California, 2014 – Software engineer Vladimir Vukićević from Mozilla was one of the first to envisage a Web which the user can experience in VR. Two years later, Mozilla VR and Google Chrome released a proposal for a WebVR application programming interface. Today, numerous industries experiment with WebVR, building on browser-operated 3D experiences. And soon you will, too.
But why WebVR? Because it has reach. And it’s easier. Given that the ideal infrastructure is already there, browsing in VR is quicker and more direct than using the respective mobile app. Once interested parties (future customers, clients, partners & readers) access the website, it only takes a click to enter the WebVR mode with a mobile based headset and suddenly, they are in. Time-consuming downloads or setups? Gone. Moreover, web-powered VR experiences are headset-agnostic since it’s possible to use any headset you like: from a basic cardboard to highly sophisticated equipment. This makes the WebVR ecosystem open, user-friendly and easy to enter for target groups regardless of age, gender, education and income. It opens up the VR world to the masses.
However, the ideal infrastructure is still in the making. WebVR might be headset-agnostic, but it is surely not browser-agnostic. Currently, one can experience web-operated 3D worlds only when using specific browsers with special API settings enabled. Second, the current WebGL version is limited when it comes to the quality of WebVR experiences. WebGL is an API for embedding 3D content into browsers; but the market has many other competitors to offer. Specifically, there are more powerful game engines such as Unity and Unreal Engine with which content creators can build high-end 3D worlds. Nonetheless, hopes are high that a better developed WebGL will result in captivating and lifelike WebVR experiences.
WebVR: Three brilliant examples
Browsing in VR can be highly effective for several fields such as real estate and travel, where real-world spaces can be perfectly tracked in 3D. According to Google, WebVR experiences will also expand into areas like news, art and e-commerce. Here are three examples of how museums, healthcare institutions and even the film industry can benefit from WebVR sites.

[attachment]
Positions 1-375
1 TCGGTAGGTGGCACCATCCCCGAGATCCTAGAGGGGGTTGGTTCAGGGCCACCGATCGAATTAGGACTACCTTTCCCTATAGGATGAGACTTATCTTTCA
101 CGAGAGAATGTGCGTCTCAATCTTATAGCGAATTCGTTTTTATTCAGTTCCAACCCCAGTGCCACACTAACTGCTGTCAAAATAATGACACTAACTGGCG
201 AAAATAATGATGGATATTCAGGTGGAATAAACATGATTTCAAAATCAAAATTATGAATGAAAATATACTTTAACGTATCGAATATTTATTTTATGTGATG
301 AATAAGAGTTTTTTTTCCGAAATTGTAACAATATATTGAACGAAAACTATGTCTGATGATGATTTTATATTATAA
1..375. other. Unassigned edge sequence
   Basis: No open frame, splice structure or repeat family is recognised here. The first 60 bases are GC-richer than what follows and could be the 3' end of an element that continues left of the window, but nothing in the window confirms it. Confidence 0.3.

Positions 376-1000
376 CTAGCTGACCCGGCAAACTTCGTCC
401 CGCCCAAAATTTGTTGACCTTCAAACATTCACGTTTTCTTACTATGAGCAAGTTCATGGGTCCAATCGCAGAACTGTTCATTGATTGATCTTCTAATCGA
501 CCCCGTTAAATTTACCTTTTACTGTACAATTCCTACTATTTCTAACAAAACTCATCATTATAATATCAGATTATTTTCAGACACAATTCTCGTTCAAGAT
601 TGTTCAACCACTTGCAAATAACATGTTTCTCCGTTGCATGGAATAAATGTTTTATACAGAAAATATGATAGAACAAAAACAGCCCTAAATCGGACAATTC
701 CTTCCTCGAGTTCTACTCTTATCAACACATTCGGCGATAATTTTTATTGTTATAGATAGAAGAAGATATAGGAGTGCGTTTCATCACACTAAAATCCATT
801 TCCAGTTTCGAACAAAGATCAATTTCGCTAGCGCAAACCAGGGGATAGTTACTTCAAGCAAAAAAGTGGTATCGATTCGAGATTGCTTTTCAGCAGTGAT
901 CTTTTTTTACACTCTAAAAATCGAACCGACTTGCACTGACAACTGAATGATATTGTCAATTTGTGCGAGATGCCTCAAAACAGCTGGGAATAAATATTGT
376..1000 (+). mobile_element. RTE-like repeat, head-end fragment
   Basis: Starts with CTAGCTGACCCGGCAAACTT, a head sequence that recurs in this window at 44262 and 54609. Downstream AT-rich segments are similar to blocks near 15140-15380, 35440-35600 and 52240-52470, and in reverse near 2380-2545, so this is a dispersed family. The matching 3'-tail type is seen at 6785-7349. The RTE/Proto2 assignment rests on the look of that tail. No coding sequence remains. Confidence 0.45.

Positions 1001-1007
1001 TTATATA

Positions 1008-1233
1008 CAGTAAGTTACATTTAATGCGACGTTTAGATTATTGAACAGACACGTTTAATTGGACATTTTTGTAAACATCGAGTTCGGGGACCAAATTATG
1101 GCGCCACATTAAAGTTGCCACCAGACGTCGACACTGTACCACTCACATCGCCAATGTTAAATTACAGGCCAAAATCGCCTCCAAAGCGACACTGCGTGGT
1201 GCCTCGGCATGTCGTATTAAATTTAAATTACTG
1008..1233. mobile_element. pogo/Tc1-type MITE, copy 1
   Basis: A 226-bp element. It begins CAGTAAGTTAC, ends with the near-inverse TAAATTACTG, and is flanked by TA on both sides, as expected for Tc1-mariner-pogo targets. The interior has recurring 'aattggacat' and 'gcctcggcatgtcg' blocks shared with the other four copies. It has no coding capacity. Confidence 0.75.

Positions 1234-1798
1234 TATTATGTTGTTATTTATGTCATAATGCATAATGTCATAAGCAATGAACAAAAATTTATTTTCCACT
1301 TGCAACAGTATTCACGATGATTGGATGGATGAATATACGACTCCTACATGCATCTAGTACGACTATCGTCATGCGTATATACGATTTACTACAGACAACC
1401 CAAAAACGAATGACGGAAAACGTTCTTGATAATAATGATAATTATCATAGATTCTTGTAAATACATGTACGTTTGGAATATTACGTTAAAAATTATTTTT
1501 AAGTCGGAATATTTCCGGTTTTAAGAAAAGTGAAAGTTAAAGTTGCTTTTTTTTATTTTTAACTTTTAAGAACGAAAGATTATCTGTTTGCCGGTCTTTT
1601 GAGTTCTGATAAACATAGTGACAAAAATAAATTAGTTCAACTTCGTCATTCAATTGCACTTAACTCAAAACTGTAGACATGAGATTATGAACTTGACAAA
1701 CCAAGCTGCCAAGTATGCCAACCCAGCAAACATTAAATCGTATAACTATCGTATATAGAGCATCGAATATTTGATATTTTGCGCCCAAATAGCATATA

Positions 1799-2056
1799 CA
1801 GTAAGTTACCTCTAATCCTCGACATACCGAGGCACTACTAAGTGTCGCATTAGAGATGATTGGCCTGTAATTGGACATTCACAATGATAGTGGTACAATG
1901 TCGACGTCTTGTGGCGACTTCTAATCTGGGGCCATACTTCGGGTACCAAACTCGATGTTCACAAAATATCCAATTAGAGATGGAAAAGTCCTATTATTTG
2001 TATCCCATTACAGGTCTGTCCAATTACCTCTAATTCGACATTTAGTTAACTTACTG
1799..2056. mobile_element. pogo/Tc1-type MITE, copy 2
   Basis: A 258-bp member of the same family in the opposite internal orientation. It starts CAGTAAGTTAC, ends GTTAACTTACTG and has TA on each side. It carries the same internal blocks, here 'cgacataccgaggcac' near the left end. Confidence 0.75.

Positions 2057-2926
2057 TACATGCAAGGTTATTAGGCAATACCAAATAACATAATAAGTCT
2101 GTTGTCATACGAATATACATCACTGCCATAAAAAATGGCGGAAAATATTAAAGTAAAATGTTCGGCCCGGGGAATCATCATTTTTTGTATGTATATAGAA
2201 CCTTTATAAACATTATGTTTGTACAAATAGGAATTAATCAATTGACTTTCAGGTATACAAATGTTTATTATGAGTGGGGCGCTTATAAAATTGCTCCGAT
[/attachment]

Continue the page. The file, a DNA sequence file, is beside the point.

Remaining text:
1.The Searching Planet VR by Google and Miraikan
In cooperation with the National Museum of Emerging Science and Innovation (Miraikan) of Japan, Google created a big data project with significant visualization prowess. It allows you to immerse fully in the world of internet search trends. What monuments, sites and places are people interested in worldwide? Find out here!
2. Meditate VR
Finding a silent, peaceful place to escape reality and focus on oneself is not easy. Yoga studios are pricey, and attending meditation-classes in Bali even more so. Especially for specific social groups (f.e hospital patients) meditating in nature is almost impossible.
This is why MeditateVR offers it’s users the chance to immerse in a calming, soothing environment, only with a click on their WebVR site!
3. Blair Witch
Is there a better way of communicating the excitement and thrill of a horror movie to its viewers than in VR? Blair Witch, a VR experience launched in 2016 for the American supernatural thriller invites its fans to an intense and emotional experience. So “enter the woods at your own risk” here.
Undoubtedly, companies can profit from WebVR experiences, as it has the potential to overcome the hurdles to user adoption and reach. Curious about how you can use 3D content on your website? We’ve just released WebVR platform support in the stereosense VR app builder. We’ve built it on top of ReactVR and you can use it to publish 360° video portfolio & playlist pages for free.